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Tuesday, October 28, 2003

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Sts. Simon & Jude

Ephesians 2:19-22
Psalm 19
Luke 6:12-16

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"a chosen race" (1 pt 2:9)

"He called His disciples and selected twelve of them to be His apostles." —Luke 6:13

Jesus called a number of disciples together and chose twelve of them to be His apostles (Lk 6:13), the ones He would specially form and mold to be the foundation of His Church (Eph 2:20; Rv 21:14). The entire basis for the Church rests on the fact that Jesus selected some for special leadership. This means that the Church is not a democracy, nor did Jesus intend for it to be one.

This didn't mean that Jesus snubbed the other disciples who were not chosen for apostleship. On the contrary, after sending the twelve out on mission (Lk 9:1ff), He "appointed a further seventy-two and sent them in pairs before Him to every town and place He intended to visit" (Lk 10:1). Jesus made a point to tell these seventy-two to "remember" that He Himself was sending them (Lk 10:3). If we "remember" what Jesus sends us to do, we are less likely to fall into the trap of comparing our status to that of others (see Jn 21:21). The Twelve themselves fell into this trap on several occasions (e.g. Mt 20:24).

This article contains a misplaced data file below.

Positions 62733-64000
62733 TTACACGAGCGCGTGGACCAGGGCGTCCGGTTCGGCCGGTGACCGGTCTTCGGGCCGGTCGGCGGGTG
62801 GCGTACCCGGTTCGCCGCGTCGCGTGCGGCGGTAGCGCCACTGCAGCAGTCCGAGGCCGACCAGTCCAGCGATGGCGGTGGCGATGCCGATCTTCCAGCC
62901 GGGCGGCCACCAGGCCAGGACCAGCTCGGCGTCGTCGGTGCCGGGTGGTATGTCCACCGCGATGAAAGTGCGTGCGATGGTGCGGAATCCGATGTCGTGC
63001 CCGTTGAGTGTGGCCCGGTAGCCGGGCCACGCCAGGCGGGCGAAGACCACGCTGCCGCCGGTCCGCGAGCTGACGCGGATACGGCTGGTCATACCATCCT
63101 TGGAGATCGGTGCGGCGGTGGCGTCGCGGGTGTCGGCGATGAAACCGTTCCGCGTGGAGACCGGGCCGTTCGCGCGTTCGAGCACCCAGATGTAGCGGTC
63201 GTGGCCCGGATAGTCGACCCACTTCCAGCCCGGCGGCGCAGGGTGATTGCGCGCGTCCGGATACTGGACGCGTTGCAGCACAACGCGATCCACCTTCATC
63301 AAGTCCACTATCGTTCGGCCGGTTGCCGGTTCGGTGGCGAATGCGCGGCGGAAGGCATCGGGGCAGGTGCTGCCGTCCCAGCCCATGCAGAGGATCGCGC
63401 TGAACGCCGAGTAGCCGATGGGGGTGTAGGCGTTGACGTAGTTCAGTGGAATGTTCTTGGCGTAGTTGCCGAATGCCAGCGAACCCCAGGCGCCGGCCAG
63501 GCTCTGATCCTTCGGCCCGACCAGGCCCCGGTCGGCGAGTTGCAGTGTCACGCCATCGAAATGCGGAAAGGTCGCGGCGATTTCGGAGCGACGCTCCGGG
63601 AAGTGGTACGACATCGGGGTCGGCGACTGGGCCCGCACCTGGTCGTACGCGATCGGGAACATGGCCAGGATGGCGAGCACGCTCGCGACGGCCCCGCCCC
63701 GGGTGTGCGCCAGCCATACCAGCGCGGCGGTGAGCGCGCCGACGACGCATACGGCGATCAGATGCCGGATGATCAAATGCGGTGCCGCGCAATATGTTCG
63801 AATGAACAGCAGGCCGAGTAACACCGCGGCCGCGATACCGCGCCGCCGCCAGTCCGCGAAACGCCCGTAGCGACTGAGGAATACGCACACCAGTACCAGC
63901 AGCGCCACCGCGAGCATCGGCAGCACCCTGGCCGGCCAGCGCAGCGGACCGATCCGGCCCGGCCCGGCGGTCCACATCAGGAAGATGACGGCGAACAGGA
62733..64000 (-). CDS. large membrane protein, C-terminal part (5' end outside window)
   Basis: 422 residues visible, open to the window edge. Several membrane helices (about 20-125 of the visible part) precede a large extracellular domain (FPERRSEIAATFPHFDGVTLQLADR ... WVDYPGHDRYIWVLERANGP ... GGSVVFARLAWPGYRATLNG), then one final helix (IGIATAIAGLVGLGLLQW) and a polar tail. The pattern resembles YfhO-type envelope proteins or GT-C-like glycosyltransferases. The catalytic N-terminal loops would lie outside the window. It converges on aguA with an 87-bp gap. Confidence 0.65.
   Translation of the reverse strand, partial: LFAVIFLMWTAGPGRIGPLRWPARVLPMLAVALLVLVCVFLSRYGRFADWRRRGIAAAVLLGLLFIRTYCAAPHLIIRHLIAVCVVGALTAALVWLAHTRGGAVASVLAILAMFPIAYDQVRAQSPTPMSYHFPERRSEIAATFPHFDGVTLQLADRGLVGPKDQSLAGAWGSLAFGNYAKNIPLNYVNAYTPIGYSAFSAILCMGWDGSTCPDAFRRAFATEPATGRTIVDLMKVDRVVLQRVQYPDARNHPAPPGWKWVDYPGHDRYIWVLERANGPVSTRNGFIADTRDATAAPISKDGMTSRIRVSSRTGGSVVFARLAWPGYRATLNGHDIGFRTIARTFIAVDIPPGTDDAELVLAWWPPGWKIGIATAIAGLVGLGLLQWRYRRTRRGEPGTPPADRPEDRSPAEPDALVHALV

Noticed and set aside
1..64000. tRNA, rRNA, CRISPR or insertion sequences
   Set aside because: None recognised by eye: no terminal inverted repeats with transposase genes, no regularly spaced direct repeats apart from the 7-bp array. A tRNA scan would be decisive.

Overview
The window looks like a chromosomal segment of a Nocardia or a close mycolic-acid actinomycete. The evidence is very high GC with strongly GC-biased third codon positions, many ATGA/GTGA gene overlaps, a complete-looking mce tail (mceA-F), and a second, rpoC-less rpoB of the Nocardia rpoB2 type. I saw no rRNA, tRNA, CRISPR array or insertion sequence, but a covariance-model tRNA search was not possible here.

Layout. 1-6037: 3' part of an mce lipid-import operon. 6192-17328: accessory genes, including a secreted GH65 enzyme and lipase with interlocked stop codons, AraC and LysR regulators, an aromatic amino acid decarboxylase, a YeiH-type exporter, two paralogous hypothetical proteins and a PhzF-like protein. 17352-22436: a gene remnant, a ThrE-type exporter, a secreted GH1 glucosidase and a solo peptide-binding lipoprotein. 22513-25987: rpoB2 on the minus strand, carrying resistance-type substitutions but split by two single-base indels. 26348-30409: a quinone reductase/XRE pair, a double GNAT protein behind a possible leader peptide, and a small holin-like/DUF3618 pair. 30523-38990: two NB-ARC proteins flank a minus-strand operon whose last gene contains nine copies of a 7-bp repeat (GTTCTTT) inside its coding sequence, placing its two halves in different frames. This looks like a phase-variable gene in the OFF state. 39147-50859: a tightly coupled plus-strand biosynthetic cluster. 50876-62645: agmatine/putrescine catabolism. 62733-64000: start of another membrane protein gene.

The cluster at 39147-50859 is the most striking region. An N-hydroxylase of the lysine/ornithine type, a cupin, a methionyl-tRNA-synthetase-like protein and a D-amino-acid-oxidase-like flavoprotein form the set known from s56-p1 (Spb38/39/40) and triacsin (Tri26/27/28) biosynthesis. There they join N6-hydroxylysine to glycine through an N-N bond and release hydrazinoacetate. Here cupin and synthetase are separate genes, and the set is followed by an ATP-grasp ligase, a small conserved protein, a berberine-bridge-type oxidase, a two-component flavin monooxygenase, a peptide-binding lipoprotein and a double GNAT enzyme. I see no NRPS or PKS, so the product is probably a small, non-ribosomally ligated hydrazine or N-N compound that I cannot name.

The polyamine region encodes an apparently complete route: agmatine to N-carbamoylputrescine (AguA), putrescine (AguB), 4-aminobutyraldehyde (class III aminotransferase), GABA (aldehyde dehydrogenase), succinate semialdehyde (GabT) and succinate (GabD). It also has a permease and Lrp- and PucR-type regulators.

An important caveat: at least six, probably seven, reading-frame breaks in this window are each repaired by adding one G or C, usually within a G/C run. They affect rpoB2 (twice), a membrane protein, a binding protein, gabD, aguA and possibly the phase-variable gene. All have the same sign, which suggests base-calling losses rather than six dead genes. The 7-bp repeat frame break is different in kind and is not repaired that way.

"Because [we] are God's chosen ones" (Col 3:12), we will do "only what the Lord assigned" us (1 Cor 3:5). We will gladly support those others whom the Lord has chosen, including the apostles and their successors, the bishops, who are leading the life the Lord assigned them (1 Cor 7:17). When we do this, we are "fitted together and [take] shape as a holy temple in the Lord" (Eph 2:21). "God has set each member of the body in the place He wanted it to be" (1 Cor 12:18). Love the Church as Jesus does (Eph 5:25).

Prayer:  Father, thank You for calling me to belong to Your body. I devote myself to the health and strength of Your Church.

Promise:  "You are fellow citizens of the saints and members of the household of God." —Eph 2:19

Praise:  St. Simon, a Zealot who hated Rome, accepted Matthew, who collected taxes for Rome, as His brother in Christ.

Reference:  (This teaching was submitted by one of our editors.)


The Nihil Obstat ("Permission to Publish") is a declaration that a book or pamphlet is considered to be free of doctrinal or moral error. It is not implied that those who have granted the Nihil Obstat agree with the contents, opinions, or statements expressed.

Nihil Obstat:  Reverend Giles H. Pater, April 24, 2003

Imprimatur:  †Most Reverend Carl K. Moeddel, Vicar General and Auxiliary Bishop of the Archdiocese of Cincinnati, April 28, 2003